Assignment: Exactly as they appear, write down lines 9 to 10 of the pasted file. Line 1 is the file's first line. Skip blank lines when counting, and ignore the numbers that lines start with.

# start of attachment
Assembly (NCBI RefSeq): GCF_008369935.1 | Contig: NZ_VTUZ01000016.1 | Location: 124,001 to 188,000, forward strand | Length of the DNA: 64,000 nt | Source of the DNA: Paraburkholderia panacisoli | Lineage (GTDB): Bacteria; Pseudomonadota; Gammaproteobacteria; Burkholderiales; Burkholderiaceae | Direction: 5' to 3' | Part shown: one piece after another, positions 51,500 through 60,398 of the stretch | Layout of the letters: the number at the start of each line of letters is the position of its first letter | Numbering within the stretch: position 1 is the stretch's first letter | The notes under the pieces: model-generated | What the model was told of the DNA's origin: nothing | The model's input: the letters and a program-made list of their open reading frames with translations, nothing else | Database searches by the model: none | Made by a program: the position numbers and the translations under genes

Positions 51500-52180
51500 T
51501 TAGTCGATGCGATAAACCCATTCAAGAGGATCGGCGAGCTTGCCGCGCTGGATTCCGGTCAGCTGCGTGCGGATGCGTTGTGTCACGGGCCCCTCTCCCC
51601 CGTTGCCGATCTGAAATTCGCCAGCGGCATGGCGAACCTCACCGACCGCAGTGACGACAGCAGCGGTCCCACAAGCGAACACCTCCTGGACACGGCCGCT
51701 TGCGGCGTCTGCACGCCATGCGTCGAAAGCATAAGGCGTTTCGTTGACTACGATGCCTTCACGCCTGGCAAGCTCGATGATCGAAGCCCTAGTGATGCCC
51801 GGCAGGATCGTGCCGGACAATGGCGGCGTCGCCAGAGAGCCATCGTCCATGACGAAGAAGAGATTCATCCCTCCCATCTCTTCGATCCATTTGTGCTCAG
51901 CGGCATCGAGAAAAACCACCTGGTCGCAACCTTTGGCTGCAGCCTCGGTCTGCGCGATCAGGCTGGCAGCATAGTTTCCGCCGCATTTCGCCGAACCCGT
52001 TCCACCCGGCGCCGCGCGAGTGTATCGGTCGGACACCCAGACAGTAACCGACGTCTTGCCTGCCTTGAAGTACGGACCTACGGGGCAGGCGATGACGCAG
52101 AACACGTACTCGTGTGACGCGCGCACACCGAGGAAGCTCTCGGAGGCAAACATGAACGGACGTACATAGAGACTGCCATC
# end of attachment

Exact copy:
52001 TCCACCCGGCGCCGCGCGAGTGTATCGGTCGGACACCCAGACAGTAACCGACGTCTTGCCTGCCTTGAAGTACGGACCTACGGGGCAGGCGATGACGCAG
52101 AACACGTACTCGTGTGACGCGCGCACACCGAGGAAGCTCTCGGAGGCAAACATGAACGGACGTACATAGAGACTGCCATC